Her first attempt at fiction was made when in her thirty-seventh year, in September 1856. The account of this is best shown in her own words here given among the extracts from her writings. Her first story was a short one, called ‘The Sad Fortunes of the Rev. Amos Barton.’ This was followed by ‘Mr. Gilfil’s Love Story’ and ‘Janet’s Repentance,’ and soon there was that remarkable volume called ‘Scenes of Clerical Life.’ Lewes and she and the world all realized that she was a true novelist, and from that moment she directed all her energies to the production of those works which will ever live, in spite of all changes of fashions and modes of story-telling, classical specimens of English fiction. In rapid succession now followed ‘Adam Bede’ in 1858; ‘The Mill on the Floss’ in 1860; ‘Silas Marner’ in 1861; ‘Romola’ in 1863; ‘Felix Holt, the Radical,’ in 1866; the poem ‘The Spanish Gypsy’ in 1868; ‘Jubal and Other Poems’ in 1870; ‘Middlemarch’ in 1872; ‘Daniel Deronda’ in 1876; and her last work, ‘The Impressions of Theophrastus Such,’ which was not published till after the death of Lewes, which occurred in 1878. She married Mr. Cross in May, 1880. She died on December 22d, 1880.  12
  To lead to the fuller understanding of George Eliot’s works, it was necessary to sketch in broad outlines the growth of her life and personality. As a writer she was not only a novelist but also a poet, and above all a social philosopher. Her ethical bias is so strong, moreover, that one cannot understand her as a novelist or a poet unless one has grasped her social philosophy and the all-pervading and ever-present influence it has upon her mind and writing.  13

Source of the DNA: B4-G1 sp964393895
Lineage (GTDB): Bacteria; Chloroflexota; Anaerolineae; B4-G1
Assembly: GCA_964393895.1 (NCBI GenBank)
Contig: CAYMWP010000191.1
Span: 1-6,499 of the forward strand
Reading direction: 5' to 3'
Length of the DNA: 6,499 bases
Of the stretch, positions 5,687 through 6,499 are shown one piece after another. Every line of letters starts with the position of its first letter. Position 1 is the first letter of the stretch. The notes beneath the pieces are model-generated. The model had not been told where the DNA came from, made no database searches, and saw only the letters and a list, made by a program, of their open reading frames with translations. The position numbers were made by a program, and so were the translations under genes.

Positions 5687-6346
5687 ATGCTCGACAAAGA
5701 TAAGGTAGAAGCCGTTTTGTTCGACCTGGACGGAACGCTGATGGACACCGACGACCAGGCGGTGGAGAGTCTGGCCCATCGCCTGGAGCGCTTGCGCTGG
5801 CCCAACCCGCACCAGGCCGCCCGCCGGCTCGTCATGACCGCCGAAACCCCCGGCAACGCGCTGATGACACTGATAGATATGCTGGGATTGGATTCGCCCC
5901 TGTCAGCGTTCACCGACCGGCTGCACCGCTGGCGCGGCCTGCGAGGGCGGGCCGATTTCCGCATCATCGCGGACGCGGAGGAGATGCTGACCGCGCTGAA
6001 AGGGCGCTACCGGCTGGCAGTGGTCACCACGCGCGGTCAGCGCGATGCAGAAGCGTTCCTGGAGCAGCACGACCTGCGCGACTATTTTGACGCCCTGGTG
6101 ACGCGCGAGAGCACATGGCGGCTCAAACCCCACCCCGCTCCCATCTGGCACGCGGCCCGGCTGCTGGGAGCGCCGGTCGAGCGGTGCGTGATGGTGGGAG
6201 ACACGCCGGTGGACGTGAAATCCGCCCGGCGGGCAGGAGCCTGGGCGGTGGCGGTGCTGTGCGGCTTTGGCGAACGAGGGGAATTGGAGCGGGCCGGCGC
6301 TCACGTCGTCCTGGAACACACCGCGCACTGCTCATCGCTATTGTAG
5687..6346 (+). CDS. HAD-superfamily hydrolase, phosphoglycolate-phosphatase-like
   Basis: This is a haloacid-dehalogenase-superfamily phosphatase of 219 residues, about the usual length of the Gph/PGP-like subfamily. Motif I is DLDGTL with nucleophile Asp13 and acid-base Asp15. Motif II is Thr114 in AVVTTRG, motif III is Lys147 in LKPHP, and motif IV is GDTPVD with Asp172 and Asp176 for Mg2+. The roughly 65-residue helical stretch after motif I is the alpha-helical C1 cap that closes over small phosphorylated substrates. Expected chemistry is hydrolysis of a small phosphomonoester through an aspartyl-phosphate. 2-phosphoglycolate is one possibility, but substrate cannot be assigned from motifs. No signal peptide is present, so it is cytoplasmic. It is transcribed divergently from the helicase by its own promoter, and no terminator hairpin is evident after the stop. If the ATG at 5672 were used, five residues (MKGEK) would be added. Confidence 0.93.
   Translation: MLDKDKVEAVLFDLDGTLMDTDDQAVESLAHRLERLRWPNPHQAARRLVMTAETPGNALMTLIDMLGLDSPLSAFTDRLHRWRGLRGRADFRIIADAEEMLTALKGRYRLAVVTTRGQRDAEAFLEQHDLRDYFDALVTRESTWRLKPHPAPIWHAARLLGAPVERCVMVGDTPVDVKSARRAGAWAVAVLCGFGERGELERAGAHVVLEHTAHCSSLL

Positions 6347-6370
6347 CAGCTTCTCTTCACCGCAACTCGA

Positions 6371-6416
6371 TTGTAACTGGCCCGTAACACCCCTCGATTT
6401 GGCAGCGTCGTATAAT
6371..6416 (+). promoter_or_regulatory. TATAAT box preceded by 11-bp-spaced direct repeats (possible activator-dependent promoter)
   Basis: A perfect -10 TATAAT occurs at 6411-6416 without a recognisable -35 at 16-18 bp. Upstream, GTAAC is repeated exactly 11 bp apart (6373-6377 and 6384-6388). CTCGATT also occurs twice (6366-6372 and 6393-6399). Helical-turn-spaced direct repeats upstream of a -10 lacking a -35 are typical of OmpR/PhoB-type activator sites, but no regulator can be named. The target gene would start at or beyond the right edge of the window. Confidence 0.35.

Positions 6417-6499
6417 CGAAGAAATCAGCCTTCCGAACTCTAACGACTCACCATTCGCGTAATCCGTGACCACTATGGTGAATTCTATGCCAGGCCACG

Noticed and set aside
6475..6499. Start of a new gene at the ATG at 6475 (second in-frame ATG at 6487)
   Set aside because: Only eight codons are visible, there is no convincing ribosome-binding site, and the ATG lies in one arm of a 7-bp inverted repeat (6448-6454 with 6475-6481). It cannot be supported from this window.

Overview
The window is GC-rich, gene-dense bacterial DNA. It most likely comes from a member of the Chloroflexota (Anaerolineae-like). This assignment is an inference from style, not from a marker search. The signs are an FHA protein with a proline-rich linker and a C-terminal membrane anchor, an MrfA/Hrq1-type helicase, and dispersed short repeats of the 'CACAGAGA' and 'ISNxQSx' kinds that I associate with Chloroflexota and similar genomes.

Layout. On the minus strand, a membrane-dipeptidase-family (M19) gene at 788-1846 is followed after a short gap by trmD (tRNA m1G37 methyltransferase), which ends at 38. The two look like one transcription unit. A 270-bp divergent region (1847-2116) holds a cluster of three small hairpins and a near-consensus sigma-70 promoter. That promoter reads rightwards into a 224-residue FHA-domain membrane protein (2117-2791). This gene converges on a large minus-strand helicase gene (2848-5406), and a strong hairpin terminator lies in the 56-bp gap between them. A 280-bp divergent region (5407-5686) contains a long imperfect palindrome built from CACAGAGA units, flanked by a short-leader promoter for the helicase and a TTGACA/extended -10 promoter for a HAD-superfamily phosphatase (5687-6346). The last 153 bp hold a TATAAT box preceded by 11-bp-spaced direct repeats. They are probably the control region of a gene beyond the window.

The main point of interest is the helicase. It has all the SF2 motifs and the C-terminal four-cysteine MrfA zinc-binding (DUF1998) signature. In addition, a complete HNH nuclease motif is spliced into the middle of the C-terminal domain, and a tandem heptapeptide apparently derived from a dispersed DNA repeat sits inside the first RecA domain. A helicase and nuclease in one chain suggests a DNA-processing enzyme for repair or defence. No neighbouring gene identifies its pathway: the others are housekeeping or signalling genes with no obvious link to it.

In her delineation of character and depiction of scenes, especially those of rural and domestic life, truthful rendering is to her the supreme duty; and one need but open the ‘Scenes of Clerical Life,’ ‘Adam Bede,’ ‘The Mill on the Floss,’ ‘Silas Marner,’ and ‘Middlemarch,’ on any page, to realize the fullness of truth with which she has painted. At the time of their appearance, not only were the persons and the environment identified with the originals she had in her mind, but as lasting types they tallied exactly with people and local life known to each English reader. This truthful rendering was also conceived by her as a primary duty of the novelist. We would refer the reader to what, in an essay, she says of the English peasant in fiction, and would recall her own words in the same essay:—
          “A picture of human life, such as a great artist can give, surprises even the trivial and the selfish into that attention to what is apart from themselves, which may be called the raw material of sentiment…. Art is the nearest thing to life; it is a mode of amplifying experience and extending our contact with our fellow-men beyond the bounds of our personal lot. All the more sacred is the task of the artist when he undertakes to paint the life of the people. Falsification here is far more pernicious than in the more artificial aspects of life.”